lady bird, the future, and what’s happening now

Friday, February 9, 2018 |
Most years, I try to see a majority of Oscar-nominated films. Why? Because 1) I like going to the theater, 2) I took a course on film history in college and it ignited a lifelong interest in the medium, and 3) sometimes they break and mend my heart the way that a good book does. So, here are some thoughts from the night I saw Lady Bird, and some from a week later.

Last Friday
I just saw Greta Gerwig’s Academy Award-nominated film Lady Bird, and the whole way home my senses were heightened, my feelings were feeling, if you will, and I couldn’t quite decide how to address it all. I texted the wise friend from grad school who urged me to see the film a couple of months ago. But still, words were brimming up and spilling up outside of thought and oh yeah, I totally talked to myself on the bus. Oops. Well, I have this beautiful blog that has been sitting, unloved and un-updated for months! The perfect place to park for a bit, unburden, and unwind. I hope you’ll indulge me.

Gerwig captured so beautifully many of the contradictions of being a teenager – especially an American teenager in a world post-9/11 and on the cusp of embracing the internet with open arms. I cringed and laughed and nodded along at so many moments. The music was just right. The being a lower middle class kid at a private school atmosphere was just right. The thrift shopping! Any time Lady Bird fought or interacted with her mother.

The whole thing was poignant as heck, but maybe the best/worst bit was one this: when Lady Bird asked her mother, “What if this is the best version of myself?” and her mother looked back silently, meaningfully, as if to say, “Are you serious?!”

Tonight
The best films and books (stories in general, really) take you out of yourself, and make you look at and experience the world in a deeper way. I may have squirmed and cringed and laughed and wished myself away from the theater during awkward moments in the Lady Bird screening, but I came out ready to *experience* everything. I watched the world around me with unnerving intensity for a couple of days, trying to drink it in and capture some of the magic that Gerwig infused her film with. I felt in the moment, and I kept on feeling, and I kept thinking of new ways to engage, to be a better person. In that way, the film was incredibly inspiring.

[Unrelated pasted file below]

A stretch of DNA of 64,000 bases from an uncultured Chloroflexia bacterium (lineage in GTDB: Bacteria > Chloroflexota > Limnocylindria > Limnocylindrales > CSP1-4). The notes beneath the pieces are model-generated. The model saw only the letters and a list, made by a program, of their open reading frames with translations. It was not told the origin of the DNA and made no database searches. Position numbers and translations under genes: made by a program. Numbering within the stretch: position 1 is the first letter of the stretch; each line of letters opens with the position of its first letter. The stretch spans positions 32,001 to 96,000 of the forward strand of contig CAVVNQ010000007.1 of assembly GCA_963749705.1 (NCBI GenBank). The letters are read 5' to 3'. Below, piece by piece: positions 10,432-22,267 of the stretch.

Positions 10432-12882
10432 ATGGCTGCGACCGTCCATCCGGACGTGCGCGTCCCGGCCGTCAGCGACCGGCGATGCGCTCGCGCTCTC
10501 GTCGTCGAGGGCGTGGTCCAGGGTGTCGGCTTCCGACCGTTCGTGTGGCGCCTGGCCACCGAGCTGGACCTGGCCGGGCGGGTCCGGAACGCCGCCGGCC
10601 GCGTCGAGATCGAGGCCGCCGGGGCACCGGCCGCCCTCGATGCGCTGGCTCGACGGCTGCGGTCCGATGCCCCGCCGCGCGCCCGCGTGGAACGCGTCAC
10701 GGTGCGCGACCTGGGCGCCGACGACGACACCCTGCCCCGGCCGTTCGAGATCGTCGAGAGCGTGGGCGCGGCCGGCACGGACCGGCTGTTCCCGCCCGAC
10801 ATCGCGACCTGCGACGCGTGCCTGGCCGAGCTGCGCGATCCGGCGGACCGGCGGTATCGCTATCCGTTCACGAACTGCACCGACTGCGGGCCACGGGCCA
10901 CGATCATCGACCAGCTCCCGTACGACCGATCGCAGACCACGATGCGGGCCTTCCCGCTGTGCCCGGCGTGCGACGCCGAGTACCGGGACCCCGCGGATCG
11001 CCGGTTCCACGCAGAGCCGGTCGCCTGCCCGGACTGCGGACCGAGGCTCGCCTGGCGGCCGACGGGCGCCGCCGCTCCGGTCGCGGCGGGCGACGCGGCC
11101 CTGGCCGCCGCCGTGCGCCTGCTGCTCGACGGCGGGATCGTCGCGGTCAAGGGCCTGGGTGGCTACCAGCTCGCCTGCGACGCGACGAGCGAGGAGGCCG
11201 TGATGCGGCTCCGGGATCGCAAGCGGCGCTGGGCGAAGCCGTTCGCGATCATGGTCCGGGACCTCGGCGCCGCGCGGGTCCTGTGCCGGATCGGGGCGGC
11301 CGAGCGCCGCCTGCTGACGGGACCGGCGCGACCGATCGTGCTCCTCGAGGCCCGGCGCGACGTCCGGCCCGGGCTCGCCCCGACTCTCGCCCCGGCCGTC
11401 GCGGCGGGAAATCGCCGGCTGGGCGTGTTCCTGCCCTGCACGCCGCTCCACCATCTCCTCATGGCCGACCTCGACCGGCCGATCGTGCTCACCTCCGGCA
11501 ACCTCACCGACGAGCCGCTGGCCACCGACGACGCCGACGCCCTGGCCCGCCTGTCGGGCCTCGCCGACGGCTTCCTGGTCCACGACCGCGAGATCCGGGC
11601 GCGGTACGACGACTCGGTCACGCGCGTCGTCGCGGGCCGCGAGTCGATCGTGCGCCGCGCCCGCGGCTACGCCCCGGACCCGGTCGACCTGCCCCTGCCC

And yet, after sitting with the film for a week, and telling people about it, and how I felt about it, I would no longer call it only “inspiring.” My favorite descriptor now is “authentic.” I told various friends that it felt like a thinly veiled biography of my own teen experience – down to the stubborn, know-it-all, lying-to-your-“friends”-to-make-them-like-you-and-hide-your-ignorance truth of those years. It reminded me of the vague hopes and dreams of teenaged Cecelia.

What did I want in 2002? I wanted to be independent, to get away from family and Seattle, to have true privacy (I used to drive to the public library some weeknights in high school just to have space to think), and to have friends who got me. Sixteen years later, and I have different (more specific!) goals and dreams. I often feel as though I’m not meeting them, and that I am letting people down. Taking a moment like the one provided by Lady Bird, though, I realize that I have done it. I’ve met those 2002 goals and dreams. Eighteen year old me would be so proud. And while present-me knows I can’t take that as any measure of success, that I have plenty of growing and learning to do, it was a happy, reassuring thought.

So, here we are. I plan to keep asking how I can be a better version of myself, and to continue working on the answer. God bless Gerwig and the whole crew behind Lady Bird. They created art, and it was authentic, inspiring, and good. If you haven’t seen it yet, GO!

1 comment:

GABY said...

I need to see this movie!!! It sounds amazing. Teenager me also wanted to be independent, live alone!! haha

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